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Opposing Angel: The Metaphysics of Averse Sefira

Averse Sefira exemplifies the paradoxical nature of black metal. The
meaninglessness inherent to modern society wars against the Romantic
desire to give wings to the soul, to restore once more the spirit and
vitality claimed by ancient humanity. These artists balance these
factions in an occult esotericism by sublimating themselves into an
Idea, bringing that Idea into action and then reality. They unify the
physical world with the aesthetic of the infinite and otherworldly
such that both threads of being, through this, become one.

According to vocalist/bassist Wrath, Nature "is a presence in all
things, one which we as humans have wronged egregiously. Nature is
that which we cannot deny, be it in ourselves or the world around us."
The natural world employs an evolutionary mechanism in its
construction and continuity of life through time; as each generation
turns, organisms spring forth and pass away, leaving those which were
better-adapted to the requirements of survival as the shapers of the
future development of the species.

"Nature creates things to serve purposes, to fill voids. Everything we
have ever seen that naturally occurs has some specific role to play,
however unwitting. By comparison art is part of justifying an
existence, not serving one." Within the human sphere, civilizations
throughout time have arisen, flourished and perished as the organisms
which comprised them ascended from birth into their inevitable deaths
as all things which live must; many cultural achievements are still
visible to us through the mists of time - the relics of those once
mighty empires, the accumulated wealth of knowledge, and the artistic
works which shaped and defined culture remain for us to contemplate
the boundless energy and creativity it took to create them.

Art is a different form of communication than that of direct speech or
experience. It is created through the willful abstraction or
metaphoric symbolization of what are otherwise concrete ideas,
presented through a certain aesthetic filter for consideration by
others who are capable of reassembling the conveyance locked within
the puzzle. When the message is found, it is judged by its perceiver
on the scale of its worthiness to their world, and the meme is adopted
into their outlook, oftentimes unconsciously.

"I think art is a human device in that art comes from intent, a
decision to communicate an idea," says Wrath. "Life is a situation
foisted upon each of us against our respective wills. The question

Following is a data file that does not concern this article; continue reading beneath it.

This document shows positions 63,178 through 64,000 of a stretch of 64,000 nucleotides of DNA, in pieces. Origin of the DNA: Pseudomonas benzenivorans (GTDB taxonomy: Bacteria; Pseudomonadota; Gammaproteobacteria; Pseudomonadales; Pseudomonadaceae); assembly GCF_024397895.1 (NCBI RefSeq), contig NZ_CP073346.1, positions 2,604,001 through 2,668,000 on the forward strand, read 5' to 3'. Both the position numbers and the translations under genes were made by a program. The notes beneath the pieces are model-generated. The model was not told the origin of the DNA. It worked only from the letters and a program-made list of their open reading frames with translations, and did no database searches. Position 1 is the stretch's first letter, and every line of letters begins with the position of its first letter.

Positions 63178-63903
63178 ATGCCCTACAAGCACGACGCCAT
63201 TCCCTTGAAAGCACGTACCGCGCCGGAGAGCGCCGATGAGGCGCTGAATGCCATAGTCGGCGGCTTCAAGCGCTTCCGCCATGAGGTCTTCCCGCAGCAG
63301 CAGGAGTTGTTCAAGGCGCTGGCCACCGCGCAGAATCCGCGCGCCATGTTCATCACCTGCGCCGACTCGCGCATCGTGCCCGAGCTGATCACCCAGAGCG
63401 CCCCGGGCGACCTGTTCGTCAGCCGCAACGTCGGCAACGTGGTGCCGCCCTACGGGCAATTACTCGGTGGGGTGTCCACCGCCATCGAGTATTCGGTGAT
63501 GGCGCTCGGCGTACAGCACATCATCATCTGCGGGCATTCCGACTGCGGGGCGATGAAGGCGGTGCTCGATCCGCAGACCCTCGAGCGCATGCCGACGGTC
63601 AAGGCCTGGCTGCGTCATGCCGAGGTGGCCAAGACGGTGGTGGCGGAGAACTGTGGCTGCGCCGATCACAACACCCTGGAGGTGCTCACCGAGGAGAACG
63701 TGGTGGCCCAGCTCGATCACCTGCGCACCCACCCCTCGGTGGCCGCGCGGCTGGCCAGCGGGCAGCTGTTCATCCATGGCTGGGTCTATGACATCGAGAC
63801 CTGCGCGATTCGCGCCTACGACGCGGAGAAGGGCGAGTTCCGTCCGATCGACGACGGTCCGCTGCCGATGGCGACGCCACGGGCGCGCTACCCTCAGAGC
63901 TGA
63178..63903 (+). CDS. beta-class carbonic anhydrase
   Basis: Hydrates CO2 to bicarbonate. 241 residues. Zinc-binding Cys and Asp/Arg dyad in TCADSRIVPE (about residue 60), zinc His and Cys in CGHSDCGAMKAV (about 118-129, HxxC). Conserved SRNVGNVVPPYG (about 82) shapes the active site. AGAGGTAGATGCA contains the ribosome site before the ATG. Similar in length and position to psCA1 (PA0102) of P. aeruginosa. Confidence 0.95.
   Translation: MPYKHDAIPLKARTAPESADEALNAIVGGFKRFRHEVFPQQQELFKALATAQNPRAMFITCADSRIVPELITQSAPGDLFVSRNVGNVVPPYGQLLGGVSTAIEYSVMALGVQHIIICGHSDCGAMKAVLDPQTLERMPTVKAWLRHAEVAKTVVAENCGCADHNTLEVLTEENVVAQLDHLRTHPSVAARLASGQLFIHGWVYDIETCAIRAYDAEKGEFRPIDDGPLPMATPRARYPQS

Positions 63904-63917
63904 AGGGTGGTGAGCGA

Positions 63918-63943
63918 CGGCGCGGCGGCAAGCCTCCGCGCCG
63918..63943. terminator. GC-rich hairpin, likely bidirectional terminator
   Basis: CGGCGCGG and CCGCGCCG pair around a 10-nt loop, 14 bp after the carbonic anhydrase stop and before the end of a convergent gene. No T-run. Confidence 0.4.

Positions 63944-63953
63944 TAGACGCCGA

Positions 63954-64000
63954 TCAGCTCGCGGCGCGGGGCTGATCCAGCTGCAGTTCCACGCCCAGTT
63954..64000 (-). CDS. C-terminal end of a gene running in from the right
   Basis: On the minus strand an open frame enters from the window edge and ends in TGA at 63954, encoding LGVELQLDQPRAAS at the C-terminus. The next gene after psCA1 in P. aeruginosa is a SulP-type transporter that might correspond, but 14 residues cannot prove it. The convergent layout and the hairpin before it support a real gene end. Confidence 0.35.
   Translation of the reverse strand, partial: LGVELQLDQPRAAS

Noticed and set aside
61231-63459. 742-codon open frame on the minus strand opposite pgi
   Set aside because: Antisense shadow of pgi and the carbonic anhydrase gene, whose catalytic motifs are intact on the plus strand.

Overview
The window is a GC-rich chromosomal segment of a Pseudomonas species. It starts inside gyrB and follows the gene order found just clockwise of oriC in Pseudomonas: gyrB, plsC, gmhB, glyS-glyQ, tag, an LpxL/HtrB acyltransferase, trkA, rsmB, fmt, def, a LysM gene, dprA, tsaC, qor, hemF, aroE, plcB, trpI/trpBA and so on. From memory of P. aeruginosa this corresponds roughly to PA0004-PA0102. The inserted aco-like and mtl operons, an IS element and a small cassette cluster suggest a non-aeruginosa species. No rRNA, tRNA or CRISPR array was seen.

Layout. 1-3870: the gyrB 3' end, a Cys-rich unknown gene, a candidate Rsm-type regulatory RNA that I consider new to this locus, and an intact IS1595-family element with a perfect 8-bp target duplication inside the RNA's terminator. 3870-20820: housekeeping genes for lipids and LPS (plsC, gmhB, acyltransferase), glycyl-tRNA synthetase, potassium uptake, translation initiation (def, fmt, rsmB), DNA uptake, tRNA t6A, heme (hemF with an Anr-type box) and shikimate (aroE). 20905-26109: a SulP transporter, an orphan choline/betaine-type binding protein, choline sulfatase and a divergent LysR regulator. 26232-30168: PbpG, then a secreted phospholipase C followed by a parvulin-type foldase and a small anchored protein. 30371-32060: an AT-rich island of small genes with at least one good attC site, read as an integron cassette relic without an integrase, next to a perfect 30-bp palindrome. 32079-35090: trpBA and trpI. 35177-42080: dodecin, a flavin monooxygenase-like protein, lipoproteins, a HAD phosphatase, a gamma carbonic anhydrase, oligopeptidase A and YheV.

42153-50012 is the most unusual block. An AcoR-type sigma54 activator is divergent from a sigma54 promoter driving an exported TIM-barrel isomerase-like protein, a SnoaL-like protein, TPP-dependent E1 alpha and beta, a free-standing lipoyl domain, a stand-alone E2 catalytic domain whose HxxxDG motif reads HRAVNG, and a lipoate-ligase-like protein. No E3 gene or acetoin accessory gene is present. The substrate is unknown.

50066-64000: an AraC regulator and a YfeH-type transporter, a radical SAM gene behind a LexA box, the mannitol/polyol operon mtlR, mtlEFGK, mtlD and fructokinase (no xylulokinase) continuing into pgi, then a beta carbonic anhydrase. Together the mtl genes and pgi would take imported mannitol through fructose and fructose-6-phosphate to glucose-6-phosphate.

then becomes what is it worth and how is the time best spent?"
Although many people have attempted to find such an answer through
their work, thought, or art, even more have turned to God in
resolution of this problem.

Wisdom, and God by extension, were states of mind achievable through
hard diligence and deep thought turned toward comprehending the vast
esoteric depth of meaning rooted in this concept. As time passed, and
we arrive again in the modern day, the masses have thrived, a status
quo of mediocrity prevails, and God has been sublimated into a
marketable caricature of Its former meaning to placate those masses.
Not before the damage was done to our spirits and values, however; we
now understood God as outside of our world, unknowable, and thus we
have been left to our own materialism.

Certain individuals in ancient and modern times have stood against
this rising tide of spiritual nihilism. Black metal was an artform
which coalesced in opposition to the values which characterize mob
rule: "I stand for support of the vital and productive, I stand for
art over entertainment, I stand for acknowledging female contributions
to said art, I stand for quality over quantity, I stand for achievable
goals, I stand for consistency, I stand for directness, I stand for
lack of compromise in the face of mediocrity and enclavishness, I
stand for the eradication of YHWH, his flock, and the according status

Black metal stood for, in the eyes of its originators, ascendancy in
the face of stagnation, for warlike honour and integrity of artistic
vision, and a rejection of the plastic culture which had robbed the
world of vibrancy and meaning. Uncomprehending imitators and social
outcasts have since turned it into a gross parody of what it had
uncomprimisingly decried. "One element that sets us apart from many
bands in this genre is the amount of time and thought we invest in
every aspect of our work. Too many bands think that the way to create
Black Metal is to just pick up instruments and just bang it all out.
That to me is the recipe for hardcore/punk, old Discharge stuff. In
that case I don't think it is so much a preferred method as it is a
way to avoid learning how to effectively write music. Nobody can
accuse us of not investing any effort into Averse Sefira, whether or
not they like us."

"...Our message is paramount to our content, to the point where we
cannot write music without first finishing all the lyrics. We avoid
single-mindedness in that our mythos is in large part about tapping
into the infinite, and accordingly there are many story arcs we
address between the songs and albums. That said, everything is still
connected but it is a considerably large area to cover, and even then
it is but a microcosm, an overview of the ideas in question." The
conception Averse Sefira seeks to impart is the effort to reincarnate
God within Man, to reconcile the separation which has occurred via
religious and secular dualism. This is conveyed by their artistic
works, in which they represent themselves as the conduits of the